Bálint Gyevnár

Portrait of Balint Research Postgraduate Student
Centre for Doctoral Training in Natural Language Processing
Institute for Language, Cognition and Computation
University of Edinburgh

I am a PhD student interested in building explainable technologies for legal, ethical, and social AI, with applications to autonomous vehicles, and the goal to achieve trustworthy AI.

My supervisors are Stefano Albrecht, Shay Cohen, and Chris Lucas.

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About my research

While AI methods showed impressive results in recent times, they are yet to be widely adopted by the public, especially in high-risk domains such as health care or transportation. I am interested in combining technologies from explainable AI (XAI), causal reasoning, and natural language processing to support the creation of trustworthy AI systems, focusing especially on the domain of autonomous driving. In my view, there are four main criteria that trustworthy AI should fulfil:

  1. Be lawful. There is now a heightened interest from lawmakers to regulate AI technologies, and AI systems will have to adhere to the requirements set out in these laws.

  2. Be ethical. Novel technologies are often plagued by side effects — AI is no different. Biased and discriminatory decisions, subversive manipulation of people, and violations of privacy are some of the major concerns that need to be addressed urgently.

  3. Be social. The design of AI systems should consider human interactions as a core part of their workflow. Conversations and understanding of people’s cognitive models should help AI systems create relevant and targeted decisions.

  4. Be correct and robust. All the above considerations are pointless if the AI systems produce garbage or cannot be deployed under real-life circumstances. Therefore, the testing and validation of AI systems are essential.

My research focuses on building trustworthy AI for autonomous vehicles to support their wider public adoption. Using XAI, we can reduce the opacity of our systems, enabling accountability, demonstrating legality, and improving testability. In addition, cognitive modelling and NLP technologies allow us to address the social aspects of trustworthy AI. I gave a detailed outline of my vision for this project in an award-winning essay and a blog post.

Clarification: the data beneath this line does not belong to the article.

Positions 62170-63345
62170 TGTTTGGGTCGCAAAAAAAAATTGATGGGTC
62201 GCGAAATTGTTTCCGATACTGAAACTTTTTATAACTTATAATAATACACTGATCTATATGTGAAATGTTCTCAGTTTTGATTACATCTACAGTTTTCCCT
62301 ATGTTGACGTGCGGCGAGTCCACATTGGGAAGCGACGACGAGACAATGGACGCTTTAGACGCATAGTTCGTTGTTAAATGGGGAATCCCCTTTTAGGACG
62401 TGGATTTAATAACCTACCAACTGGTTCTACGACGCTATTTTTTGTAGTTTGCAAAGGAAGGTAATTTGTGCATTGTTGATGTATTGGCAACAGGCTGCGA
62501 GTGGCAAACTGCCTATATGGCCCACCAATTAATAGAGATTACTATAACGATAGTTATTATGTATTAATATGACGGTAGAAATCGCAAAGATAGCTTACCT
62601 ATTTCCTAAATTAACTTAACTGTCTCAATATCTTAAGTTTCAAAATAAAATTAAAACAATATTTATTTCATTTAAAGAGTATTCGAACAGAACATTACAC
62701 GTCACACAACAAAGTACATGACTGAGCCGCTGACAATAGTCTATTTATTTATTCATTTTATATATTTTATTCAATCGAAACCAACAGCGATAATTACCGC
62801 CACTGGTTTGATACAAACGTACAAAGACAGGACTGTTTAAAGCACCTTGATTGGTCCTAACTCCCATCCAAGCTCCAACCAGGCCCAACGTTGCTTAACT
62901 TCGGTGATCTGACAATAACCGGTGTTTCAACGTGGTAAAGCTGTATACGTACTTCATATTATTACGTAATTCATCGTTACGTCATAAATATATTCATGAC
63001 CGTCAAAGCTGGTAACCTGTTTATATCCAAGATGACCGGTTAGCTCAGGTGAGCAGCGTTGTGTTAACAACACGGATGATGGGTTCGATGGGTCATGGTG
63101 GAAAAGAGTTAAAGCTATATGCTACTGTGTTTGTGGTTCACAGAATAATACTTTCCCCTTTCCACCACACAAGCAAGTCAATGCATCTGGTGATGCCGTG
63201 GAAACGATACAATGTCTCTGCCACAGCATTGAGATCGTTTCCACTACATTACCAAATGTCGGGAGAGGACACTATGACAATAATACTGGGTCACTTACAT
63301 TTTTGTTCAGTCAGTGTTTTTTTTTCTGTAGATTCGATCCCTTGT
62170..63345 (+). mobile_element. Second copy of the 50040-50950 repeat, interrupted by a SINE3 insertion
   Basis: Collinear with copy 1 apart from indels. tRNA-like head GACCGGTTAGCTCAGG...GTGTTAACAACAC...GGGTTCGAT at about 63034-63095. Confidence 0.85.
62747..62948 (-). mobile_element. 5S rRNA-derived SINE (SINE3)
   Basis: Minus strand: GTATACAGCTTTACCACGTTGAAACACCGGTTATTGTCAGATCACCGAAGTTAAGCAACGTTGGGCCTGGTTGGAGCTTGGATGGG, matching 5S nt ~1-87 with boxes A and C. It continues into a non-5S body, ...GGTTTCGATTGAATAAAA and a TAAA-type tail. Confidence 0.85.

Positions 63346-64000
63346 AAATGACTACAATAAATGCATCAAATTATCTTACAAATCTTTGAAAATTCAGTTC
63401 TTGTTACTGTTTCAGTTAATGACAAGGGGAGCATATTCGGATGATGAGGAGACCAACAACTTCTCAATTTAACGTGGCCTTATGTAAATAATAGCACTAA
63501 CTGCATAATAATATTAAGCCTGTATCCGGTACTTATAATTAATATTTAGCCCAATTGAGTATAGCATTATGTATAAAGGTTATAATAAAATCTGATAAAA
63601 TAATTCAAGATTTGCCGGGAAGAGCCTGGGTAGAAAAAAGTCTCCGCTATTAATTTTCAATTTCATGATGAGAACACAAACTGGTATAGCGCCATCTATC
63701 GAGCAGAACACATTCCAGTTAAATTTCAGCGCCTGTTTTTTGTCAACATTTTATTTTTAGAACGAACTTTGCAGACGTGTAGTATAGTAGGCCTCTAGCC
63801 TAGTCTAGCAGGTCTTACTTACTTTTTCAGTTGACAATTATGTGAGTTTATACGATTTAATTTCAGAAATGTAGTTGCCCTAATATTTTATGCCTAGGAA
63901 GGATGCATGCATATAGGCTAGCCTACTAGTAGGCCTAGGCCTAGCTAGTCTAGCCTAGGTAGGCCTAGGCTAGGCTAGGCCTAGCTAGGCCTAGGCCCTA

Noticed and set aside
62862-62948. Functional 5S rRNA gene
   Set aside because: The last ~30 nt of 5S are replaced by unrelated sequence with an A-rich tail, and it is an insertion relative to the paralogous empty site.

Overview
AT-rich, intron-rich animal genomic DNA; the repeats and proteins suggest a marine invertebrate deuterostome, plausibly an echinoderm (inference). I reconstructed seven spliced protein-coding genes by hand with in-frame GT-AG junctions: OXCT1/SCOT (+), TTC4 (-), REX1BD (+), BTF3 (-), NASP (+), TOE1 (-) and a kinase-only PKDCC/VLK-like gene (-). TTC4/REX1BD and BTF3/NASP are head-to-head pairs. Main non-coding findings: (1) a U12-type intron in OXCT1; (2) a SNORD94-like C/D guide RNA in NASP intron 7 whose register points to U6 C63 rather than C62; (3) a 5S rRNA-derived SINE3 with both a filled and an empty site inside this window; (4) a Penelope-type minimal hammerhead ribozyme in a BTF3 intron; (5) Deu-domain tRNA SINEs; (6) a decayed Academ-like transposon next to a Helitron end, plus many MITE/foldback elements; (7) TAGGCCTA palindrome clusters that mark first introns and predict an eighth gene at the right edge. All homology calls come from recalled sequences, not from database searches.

I am originally from the small suburban town of Göd located some 30 minutes north of Budapest, Hungary. I received my undergraduate degree from the University of Edinburgh gaining a first-class integrated master’s degree in informatics (MInf). I also studied abroad for a year at the Nanyang Technological University in Singapore. My thesis supervisor was Maria Wolters with whom I worked on understanding how and why users deleted or hid their user accounts on social media during the early days of the COVID-19 pandemic.

I have also completed a research internship at Five, where I helped with the evaluation of the interpretable goal-based motion planner for autonomous vehicles called IGP2.

About me

I often spend my free time learning languages. Currently, I speak five. In decreasing order of fluency, these are: Hungarian, English, German, Japanese, and Russian.

I like playing volleyball and I am currently the treasurer of the Edinburgh University Volleyball Club. My favourite position to play is setter. I also enjoy walking with people among the stark landscapes of the Scottish Highlands and taking some breathtaking photos while enduring harsh weather.

Occasionally, I sit down to practise the piano. At the moment, I am working through the second movement of Schubert’s piano sonata in B-flat major (D 960). Currently, I am reading “Gödel, Escher, Bach: An Eternal Golden Braid” by Douglas R. Hofstadter. A list of books I have read since I have begun keeping records is here.